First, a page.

Encephalitozoon cuniculi (Encephalitozoonosis) - Molecular diagnosis (PCR)
Encephalitozoon cuniculi is an obligate intracellular microorganism belonging to the phylum Microsporida, Encephalitozoon gender, family Unikaryonidae, with a worldwide distribution. Currently for phylogenetic studies it is considered a hong with an ancestor in Zygomycotina. This parasite affects animals such as mice and rabbits, monkeys, dogs, rats, birds, guinea pigs and other mammals, including people. Encephalitozoon cuniculi infection causes a disease called encephalitozoonosis, which mainly affects rabbits, but not exclusively.
The life cycle of this organism involves a host where it matures and multiplies. The infectious form of Encephalitozoon cuniculi is resistant spore can survive for a long time in the environment. Spores are uninucleate, with a size of 2 to 4 .mu.m .mu.m x 1 to 1.5 with a polar tubule with 5 to 7 arranged in a row around. Once in the host organism, spore infectious sporoplasm injected into the eukaryotic host cell through the polar tubule. Inside the cell, the sporoplasm multiplied either by binary fission or multiple fission. Microsporidia develop by Sporogony to mature spores in the cytoplasm or inside the parasitophorous vacuole. During sporogony, a thick wall around the spore, which provides resistance to adverse environmental conditions is formed. Once spores increase in number and completely colonize the cytoplasm of the host cells, the cell membrane ruptures and releases spores around them. These free mature spores can infect new cells, continuing the cycle.
Encephalitozoon cuniculi transmission occurs through ingestion or inhalation of spores present in secretions or body exudates and transplacental.
In animals, Encephalitozoon cuniculi infection can lead to different clinical pictures depending on the affected organ, although in most cases affects jointly or isolated to the kidneys, eyes and brain. In the kidney, infection usually is asymptomatic, but can cause granuloma development that may lead to a chronic mild renal impairment with problems such as increased thirst and weight loss. In the eye, infection causes lesions in the lens, causing phacoclastic uvetitis, wherein the parasite injures the outer membrane of the lens, releasing the contents thereof, which damages the surrounding structures and can cause loss of vision. When the microorganism infects the nervous system manifestations associated include seizures, tremors, torticollis, ataxia, urinary incontinence, loss of balance and paralysis.
In humans, infection Encephalitozoon cuniculi usually causes minimal damage. In immunocompromised individuals as people with HIV coursing mainly with involvement of the nervous system, while it may cause diarrhea, sinusitis, keratoconjunctivitis, nephritis and hepatitis. In immunosuppressed individuals may present with disseminated infection and disease can be fatal. In immunosuppressed patients (HIV infected or transplanted) plus Encephalitozoon cuniculi, found other species like Encephalitozoon intestinalis, and Encephalitozoon Hellen. In these patients can cause severe diarrhea, in which case they can be found in feces.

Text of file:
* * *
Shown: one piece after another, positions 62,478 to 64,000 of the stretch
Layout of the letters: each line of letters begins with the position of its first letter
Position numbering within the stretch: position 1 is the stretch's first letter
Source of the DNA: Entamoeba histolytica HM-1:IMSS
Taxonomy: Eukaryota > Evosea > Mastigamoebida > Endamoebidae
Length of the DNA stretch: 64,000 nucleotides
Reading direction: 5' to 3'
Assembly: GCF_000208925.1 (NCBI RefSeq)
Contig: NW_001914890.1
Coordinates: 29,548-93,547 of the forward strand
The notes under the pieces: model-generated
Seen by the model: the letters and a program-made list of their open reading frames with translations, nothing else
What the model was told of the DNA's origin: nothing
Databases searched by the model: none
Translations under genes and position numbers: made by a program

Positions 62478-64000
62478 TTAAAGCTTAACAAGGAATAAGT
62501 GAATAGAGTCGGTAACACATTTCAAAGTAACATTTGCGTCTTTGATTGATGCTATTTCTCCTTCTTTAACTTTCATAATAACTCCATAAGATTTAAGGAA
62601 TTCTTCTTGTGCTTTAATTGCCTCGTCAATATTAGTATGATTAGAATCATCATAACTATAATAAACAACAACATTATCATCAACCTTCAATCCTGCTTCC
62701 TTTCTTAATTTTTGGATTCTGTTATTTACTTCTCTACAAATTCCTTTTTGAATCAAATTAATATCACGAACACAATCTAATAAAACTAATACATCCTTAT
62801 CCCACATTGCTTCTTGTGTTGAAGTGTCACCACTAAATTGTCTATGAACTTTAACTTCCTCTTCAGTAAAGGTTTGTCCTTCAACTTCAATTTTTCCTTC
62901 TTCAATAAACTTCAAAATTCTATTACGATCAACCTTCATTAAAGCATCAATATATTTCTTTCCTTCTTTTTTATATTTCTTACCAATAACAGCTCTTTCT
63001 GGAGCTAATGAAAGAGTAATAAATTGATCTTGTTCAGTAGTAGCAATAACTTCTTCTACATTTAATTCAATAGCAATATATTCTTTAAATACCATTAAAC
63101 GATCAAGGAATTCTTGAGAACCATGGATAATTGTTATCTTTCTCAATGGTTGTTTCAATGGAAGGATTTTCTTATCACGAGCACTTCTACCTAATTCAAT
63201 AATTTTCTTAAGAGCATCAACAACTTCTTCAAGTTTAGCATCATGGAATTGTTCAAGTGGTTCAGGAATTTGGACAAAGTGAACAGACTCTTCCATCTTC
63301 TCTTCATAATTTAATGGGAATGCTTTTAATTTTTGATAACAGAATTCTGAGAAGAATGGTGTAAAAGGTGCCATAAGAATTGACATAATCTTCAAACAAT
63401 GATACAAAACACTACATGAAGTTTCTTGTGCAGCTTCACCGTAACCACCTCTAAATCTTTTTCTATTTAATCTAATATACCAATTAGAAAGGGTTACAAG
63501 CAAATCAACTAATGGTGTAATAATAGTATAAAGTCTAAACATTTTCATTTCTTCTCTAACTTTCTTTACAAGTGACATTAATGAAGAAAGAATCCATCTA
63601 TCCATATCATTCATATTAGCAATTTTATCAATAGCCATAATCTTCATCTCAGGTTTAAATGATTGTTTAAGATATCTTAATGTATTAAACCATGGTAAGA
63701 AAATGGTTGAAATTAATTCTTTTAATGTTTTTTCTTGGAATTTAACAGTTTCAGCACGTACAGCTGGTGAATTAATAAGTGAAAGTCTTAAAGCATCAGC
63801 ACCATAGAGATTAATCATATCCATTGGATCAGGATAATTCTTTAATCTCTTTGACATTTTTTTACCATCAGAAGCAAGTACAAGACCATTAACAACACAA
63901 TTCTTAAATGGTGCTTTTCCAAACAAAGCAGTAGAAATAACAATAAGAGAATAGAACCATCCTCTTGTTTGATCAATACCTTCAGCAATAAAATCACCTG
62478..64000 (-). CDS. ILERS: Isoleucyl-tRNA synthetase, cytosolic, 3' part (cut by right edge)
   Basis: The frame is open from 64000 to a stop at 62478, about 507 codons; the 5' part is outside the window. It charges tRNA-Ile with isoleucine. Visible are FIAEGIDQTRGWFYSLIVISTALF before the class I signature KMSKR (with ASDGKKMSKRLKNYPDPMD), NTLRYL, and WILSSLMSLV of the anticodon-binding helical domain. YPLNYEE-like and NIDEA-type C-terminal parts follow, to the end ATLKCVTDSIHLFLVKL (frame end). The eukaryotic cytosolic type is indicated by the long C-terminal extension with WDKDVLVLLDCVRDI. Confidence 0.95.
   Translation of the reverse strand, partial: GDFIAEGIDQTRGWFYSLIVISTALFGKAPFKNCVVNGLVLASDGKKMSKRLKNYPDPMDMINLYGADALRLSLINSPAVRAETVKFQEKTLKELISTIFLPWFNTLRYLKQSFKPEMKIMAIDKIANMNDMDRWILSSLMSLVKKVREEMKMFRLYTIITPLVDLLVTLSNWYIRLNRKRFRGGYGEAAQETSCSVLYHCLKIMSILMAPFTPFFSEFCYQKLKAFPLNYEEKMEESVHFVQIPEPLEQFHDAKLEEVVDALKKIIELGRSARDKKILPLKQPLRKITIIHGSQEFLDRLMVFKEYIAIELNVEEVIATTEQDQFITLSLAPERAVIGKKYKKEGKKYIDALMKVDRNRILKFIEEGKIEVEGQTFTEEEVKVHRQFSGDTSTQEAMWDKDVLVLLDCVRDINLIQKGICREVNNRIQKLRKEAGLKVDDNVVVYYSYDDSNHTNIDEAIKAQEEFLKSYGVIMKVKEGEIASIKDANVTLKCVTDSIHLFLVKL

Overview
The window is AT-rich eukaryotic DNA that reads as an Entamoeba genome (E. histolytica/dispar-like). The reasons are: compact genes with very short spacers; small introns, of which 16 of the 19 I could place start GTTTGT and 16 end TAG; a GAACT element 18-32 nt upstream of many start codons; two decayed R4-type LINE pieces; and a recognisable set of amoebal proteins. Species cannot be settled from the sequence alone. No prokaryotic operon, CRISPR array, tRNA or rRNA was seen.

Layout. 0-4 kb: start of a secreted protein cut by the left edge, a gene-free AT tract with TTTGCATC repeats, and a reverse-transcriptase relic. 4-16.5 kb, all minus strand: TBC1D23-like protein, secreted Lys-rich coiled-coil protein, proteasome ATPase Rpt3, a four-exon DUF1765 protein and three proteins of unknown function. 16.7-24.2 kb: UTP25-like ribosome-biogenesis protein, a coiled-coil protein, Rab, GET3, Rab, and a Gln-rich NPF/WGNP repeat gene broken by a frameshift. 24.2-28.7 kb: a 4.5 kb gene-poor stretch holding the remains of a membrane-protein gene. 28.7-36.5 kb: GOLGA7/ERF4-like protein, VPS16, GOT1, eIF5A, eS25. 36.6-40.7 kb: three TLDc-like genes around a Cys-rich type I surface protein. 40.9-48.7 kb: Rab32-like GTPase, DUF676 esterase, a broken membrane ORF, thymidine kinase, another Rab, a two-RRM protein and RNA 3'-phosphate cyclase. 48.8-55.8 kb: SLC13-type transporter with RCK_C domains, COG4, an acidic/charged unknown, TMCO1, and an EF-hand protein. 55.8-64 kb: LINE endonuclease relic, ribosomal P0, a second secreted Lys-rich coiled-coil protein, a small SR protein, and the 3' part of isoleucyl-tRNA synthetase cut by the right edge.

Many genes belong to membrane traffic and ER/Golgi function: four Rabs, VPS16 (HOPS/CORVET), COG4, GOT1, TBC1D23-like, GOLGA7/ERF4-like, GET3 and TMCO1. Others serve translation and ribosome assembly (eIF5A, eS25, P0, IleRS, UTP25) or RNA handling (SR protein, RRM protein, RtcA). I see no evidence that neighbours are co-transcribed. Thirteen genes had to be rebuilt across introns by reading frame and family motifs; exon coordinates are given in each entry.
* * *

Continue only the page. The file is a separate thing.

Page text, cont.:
Recommended tests for diagnosis:
The diagnosis is based on microscopic identification, antibody detection, or molecular diagnostic methods (PCR). Molecular methods (PCR), offer the advantage of providing a quick and specific diagnosis.
The diagnosis has been based on a combination of signs of neurological deficits detection of spores in affected tissues, or stool stained with fluorescent dyes, with high antibody titers. Histopathology has been the standard diagnostic method using immunohistochemical methods for diagnosis of granulomatous encephalitis with interstitial nephritis.
It is important difetrenciar Encephalitozoon of Enterocytozoon because the treatments are different (Encephalitozoon can be treated with albendazole and Enterocytozoon with fumagillin).
For these reasons, molecular methods (PCR) are currently recommended.
Tests in IVAMI:
- Molecular diagnosis (PCR), to detect DNA Encephalitozoon cuniculi.
- Urine sample (10 mL).
- Current transition stool (10 g).
- Sample of affected tissue.
Preservation and shipment of sample:
- Refrigerated (preferred) for less than 2 days.
- Frozen: over 2 days (for molecular diagnostic tests only).
- Molecular diagnosis (PCR): 24 to 48 hours.
Cost of the test: